Earlier this month, researchers created an AI-driven malware that can be used to hack hospital CT scans, generating false cancer images that deceived even the most skilled doctors. If introduced into today’s hospital networks, healthy people could be treated with radiation or chemotherapy for non-existent tumours, while early-stage cancer patients could be sent home with false diagnoses. Today’s medical intelligence about the treatment of cancers, blood clots, brain lesions and viruses could be manipulated, corrupted and destroyed. This is just one example of how “data-poisoning” – when data is manipulated to deceive – poses a risk to our most critical infrastructures. Without a common understanding of how AI is converging with other technologies to create new and fast-moving threats, far more than our hospital visits may turn into a nightmare.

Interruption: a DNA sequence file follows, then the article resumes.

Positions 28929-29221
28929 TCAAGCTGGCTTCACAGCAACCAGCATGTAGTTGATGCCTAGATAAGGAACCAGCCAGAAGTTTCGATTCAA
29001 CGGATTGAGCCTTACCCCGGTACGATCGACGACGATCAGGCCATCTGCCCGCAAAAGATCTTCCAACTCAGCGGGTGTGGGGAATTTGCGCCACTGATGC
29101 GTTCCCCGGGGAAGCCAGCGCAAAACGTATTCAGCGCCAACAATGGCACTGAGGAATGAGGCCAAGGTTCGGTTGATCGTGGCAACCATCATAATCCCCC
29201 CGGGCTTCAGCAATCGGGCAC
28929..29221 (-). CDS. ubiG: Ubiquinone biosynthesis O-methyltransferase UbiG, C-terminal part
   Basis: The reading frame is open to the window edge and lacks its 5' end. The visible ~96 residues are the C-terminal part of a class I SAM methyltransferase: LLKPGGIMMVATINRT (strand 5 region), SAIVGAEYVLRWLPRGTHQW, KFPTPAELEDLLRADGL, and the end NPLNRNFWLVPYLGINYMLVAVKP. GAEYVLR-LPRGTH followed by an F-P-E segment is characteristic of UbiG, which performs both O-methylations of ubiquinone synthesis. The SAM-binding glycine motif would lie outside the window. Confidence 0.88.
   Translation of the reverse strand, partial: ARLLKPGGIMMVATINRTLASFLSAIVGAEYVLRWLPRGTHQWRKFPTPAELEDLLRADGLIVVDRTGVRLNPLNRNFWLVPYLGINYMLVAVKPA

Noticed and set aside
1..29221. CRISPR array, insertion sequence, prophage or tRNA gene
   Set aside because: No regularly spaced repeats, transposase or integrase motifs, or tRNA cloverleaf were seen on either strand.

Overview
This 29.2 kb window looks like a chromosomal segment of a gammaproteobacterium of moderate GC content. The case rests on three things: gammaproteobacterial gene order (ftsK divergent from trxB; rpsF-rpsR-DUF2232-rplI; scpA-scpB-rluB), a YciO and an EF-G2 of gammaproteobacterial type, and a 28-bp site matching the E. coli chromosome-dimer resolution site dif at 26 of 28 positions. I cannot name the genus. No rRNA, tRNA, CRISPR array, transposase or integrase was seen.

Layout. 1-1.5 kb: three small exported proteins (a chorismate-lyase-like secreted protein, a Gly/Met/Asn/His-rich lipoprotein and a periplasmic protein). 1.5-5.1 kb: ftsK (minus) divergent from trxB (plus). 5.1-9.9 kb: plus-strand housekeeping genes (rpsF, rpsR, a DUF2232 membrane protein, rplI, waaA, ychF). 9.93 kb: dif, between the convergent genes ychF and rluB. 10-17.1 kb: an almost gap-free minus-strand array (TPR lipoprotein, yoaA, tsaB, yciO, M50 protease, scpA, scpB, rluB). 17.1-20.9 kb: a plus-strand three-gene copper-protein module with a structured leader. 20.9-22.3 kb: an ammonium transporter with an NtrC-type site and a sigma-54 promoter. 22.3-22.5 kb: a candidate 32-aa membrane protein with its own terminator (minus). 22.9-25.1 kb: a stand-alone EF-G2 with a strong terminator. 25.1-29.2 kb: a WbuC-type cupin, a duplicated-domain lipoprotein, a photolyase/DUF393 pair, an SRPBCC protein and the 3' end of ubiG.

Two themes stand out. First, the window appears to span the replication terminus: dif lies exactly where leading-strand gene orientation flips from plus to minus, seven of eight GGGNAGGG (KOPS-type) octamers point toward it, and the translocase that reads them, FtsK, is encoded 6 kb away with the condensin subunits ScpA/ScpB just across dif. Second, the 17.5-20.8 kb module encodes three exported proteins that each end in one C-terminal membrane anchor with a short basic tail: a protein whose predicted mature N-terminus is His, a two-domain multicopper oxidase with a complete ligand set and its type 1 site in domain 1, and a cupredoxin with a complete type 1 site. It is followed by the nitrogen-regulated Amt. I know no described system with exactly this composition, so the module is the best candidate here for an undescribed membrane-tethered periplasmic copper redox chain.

Policymakers need to start working with technologists to better understand the security risks emerging from AI’s combination with other dual-use technologies and critical information systems. If not, they must prepare for large-scale economic and social harms inflicted by new forms of automated data-poisoning and cyberattacks. In an era of increasing AI-cyber conflicts, our multilateral governance system is needed more strongly than ever.